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to more disappointment as to the effects of drainage than any other circumstances connected with it. The injury from this cause does not extend to a great depth, and in the Northern States it would always be overcome by the frosts of a single winter; as has been before stated, it is confined to stiff clay soils, but as these are the soils which most need draining, the warning given is important. .



Draining is expensive work. This fact must be accepted as a very stubborn one, by every man who proposes to undertake the improvement. There is no royal road to tile-laying, and the beginner should count the cost at the outset. A good many acres of virgin land at the West might be bought for what must be paid to get an efficient system of drains laid under a single acre at home. Any man who stops at this point of the argument will probably move West,-or do nothing.

Yet, it is susceptible of demonstration that, even at the West, in those localities where Indian Corn is worth as much as fifty cents per bushel at the farm, it will pay to drain, in the best manner, all such land as is described in the first chapter of this book as in need of draining, Arguments to prove this need not be based at all on cheapness of the work; only on its effects and its permanence.

In fict, so far as draining with tiles is concerned, cheapness is a delusion and a snare, for the reason that it implies something less than the best work, a compromise between excellence and inferiority. The moment that we come down from the best standard, we introduce a new element into the calculation. The sort of tile draining which it is the purpose of this work to advocate is a system so complete in every particular, that it may be considered as an absolutely permanent improvement. During the first years of the working of the drains, they will require more or less attention, and some expense for repairs; but, in well constructed work, these will be very slight, and will soon cease altogether. In proportion as we resort to cheap devices, which imply a neglect of important parts of the work, and a want of thoroughness in the whole, the expense for repairs will increase, and the duration of the usefulness of the drains will diminish.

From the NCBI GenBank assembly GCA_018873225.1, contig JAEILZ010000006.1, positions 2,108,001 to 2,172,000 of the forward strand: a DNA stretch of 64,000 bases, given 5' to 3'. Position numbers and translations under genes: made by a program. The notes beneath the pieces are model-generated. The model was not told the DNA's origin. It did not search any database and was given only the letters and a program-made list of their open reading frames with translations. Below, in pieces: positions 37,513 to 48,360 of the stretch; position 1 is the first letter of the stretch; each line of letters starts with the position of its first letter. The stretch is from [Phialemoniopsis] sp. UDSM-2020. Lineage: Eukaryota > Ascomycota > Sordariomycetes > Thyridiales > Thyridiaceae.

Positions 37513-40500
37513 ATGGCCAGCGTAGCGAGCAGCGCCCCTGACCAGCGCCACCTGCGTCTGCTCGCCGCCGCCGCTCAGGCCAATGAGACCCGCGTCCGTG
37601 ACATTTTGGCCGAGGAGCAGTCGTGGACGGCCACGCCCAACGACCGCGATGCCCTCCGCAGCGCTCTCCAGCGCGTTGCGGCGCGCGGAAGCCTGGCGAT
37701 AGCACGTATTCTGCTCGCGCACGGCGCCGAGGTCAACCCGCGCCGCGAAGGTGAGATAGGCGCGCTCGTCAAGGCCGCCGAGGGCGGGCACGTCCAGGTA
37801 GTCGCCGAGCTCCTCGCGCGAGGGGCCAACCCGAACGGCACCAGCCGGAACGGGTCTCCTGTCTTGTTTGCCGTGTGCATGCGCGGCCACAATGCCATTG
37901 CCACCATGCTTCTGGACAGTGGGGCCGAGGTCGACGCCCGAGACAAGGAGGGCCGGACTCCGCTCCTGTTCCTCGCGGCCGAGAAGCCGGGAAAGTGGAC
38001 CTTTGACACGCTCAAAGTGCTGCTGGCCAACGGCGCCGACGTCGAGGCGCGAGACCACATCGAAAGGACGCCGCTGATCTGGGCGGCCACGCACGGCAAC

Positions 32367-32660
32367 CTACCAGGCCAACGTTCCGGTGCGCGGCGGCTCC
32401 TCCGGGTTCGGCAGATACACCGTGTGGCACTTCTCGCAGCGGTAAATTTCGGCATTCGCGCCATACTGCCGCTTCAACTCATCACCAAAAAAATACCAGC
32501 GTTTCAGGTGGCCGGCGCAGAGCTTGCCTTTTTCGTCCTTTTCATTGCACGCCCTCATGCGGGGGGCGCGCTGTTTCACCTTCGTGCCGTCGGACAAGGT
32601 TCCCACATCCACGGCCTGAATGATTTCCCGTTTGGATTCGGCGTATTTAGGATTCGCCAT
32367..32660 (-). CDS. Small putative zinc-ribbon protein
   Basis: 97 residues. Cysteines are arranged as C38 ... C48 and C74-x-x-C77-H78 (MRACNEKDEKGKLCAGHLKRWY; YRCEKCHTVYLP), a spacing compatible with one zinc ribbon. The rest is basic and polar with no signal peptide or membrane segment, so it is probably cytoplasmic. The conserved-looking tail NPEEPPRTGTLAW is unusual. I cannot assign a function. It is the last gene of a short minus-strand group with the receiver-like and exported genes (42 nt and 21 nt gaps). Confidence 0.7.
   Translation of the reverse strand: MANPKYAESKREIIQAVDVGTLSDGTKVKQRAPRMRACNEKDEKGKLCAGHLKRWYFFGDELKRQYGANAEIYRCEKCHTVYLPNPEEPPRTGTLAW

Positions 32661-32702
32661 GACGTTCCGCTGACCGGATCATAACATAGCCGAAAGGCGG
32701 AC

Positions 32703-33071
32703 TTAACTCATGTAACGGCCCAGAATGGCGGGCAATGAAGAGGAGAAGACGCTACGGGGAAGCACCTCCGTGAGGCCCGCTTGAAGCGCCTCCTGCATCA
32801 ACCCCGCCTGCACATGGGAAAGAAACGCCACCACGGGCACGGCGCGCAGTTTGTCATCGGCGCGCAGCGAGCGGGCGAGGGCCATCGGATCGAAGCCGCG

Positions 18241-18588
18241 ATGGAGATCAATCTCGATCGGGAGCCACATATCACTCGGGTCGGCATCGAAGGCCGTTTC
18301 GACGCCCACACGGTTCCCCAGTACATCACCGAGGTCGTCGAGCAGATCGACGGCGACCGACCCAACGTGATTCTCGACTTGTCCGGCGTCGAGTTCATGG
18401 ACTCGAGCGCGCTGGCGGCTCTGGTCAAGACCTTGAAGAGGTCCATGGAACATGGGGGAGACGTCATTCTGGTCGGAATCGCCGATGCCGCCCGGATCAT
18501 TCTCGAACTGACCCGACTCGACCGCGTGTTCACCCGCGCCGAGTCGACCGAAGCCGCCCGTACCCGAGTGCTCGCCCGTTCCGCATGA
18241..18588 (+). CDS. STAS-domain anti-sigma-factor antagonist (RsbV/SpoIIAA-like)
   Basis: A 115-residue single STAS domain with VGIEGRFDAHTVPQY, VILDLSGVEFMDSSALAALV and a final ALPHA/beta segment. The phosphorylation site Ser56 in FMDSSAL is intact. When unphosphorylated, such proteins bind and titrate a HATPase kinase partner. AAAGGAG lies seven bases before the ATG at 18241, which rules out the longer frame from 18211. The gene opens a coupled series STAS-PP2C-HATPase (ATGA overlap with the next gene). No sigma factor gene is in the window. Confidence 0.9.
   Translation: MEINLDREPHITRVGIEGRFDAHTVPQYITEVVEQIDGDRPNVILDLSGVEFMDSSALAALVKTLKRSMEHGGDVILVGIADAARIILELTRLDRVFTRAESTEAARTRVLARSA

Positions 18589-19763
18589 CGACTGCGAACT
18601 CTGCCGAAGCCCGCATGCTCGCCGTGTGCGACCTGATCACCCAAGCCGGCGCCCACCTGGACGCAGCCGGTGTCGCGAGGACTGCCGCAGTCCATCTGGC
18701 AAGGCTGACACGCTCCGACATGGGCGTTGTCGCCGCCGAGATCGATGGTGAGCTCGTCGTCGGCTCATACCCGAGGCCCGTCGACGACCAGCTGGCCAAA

Drains which are permanently well made, and which will, practically, last for all time, may be regarded as a good investment, the increased crop of each year, paying a good interest on the money that they cost, and the money being still represented by the undiminished value of the improvement. In such a case the draining of the land may be said to cost, not $50 per acre, but the interest on $50 each year. The original amount is well invested, and brings its yearly dividend as surely as though it were represented by a five-twenty bond. With badly constructed drains, on the other hand, the case is quite different. In buying land which is subject to no loss in quantity or quality, the farmer considers, not so much the actual cost, as the relation between the yearly interest on the cost, and the yearly profit on the crop, knowing that, a hundred years hence, the land will still be worth his money. But if the land were bounded on one side by a river which yearly encroached some feet on its bank, leaving the field a little smaller after each freshet; or if, every spring, some rods square of its surface were sure to be covered three feet deep with stones and sand, so that the actual value of the property became every year less, the purchaser would compare the yearly value of the crops, not only with the interest on the price, but, in addition to this, with so much of the prime value as yearly disappears with the destruc. tion of the land. It is exactly so with the question of the cost of drainage. If the work is insecurely done, and is liable, in five years or in fifty, to become worthless; the increase of the crops resulting from it, must not only cover the yearly interest on the cost, but the yearly depreciation as well. Therefore what may seem at the time of doing the work to be cheapness, is really the greatest extravagance. It is like buiding a brick wall with clay for mortar. The bricks and the workmanship cost full price, and the small saving on the mortar will topple the wall over in a few years, while, if well cemented, it would have lasted for centuries. The cutting and filling of the ditches, and the purchase and transportation of the tiles, will cost the same in every case, and these constitute the chief cost; if the proper care in grading, tile-laying and covering, and in making outlets be stingily withheld,—saving, perhaps, one-tenth of the expense, what might have been a permanent improvement to the land, may disappear, and the whole outlay be lost in ten years. A saving of ten per cent. in the cost will have lost us the other ninety in a short time. But, while cheapness is to be shunned, economy is to be sought in every item of the work of draining, and should be studied, by proprietor and engineer, from the first examination of the land, to the throwing of the last shovelful of earth on to the filling of the ditch. There are few operations connected with the cultivation of the soil in which so much may be imperceptibly lost through neglect, and carelessness about little details, as in tile-draining. In the original levelling of the ground, the adjustment of the lines, the establishing of the most judicious depth and inclination at each point of the drains, the disposition of surface streams during the prosecution of the work, and in the width of the excavation, the line which divides economy and wastefulness is extremely narrow and the most constant vigilance, together with the best judgment and foresight, are needed to avoid unnecessary cost. In the laying and covering of the tile, on the other hand, it is best to disregard a little slowness and unnecessary care on the part of the workmen, for the sake of the most perfect security of the work. Details of Cost,--The items of the work of drainage may be classified as follows: 1. Engineering and Superintendence. + 2. Digging the ditches. ( 3. Grading the bottoms. 4. Tile and tile-laying. 5. Covering the tile and filling the ditches. 6. Outlets and silt-basins. 1. Engineering and Superintendence.—It is not easy to say what would be the proper charge for this item of the work. In England, the Commissioners under the Drainage Acts of Parliament, and the Boards of Public Works, fix the charge for engineering at $1.25 per acre. That is in a country when the extent of lands undergoing the process of draining is very great, enabling one person to superintend large tracts in the same neighborhood at the same time, and with little or no outlay for travelling expenses. In this country, where the improvement is, thus far, confined to small areas, widely separated; and where there are comparatively few engineers who make a specialty of the work, the charge for services is necessarily much higher, and the amount expended in travelling much greater. In most cases, the proprietor of the land must qualify himself to superintend his own operations, (with the aid of a country surveyor, or a railroad engineer in the necessary instrumental work.) As draining becomes more general, the demand for professional assistance will, without doubt, cause local engineers to turn their attention to the subject, and their services may be more cheaply obtained. At present, it would probably not be prudent to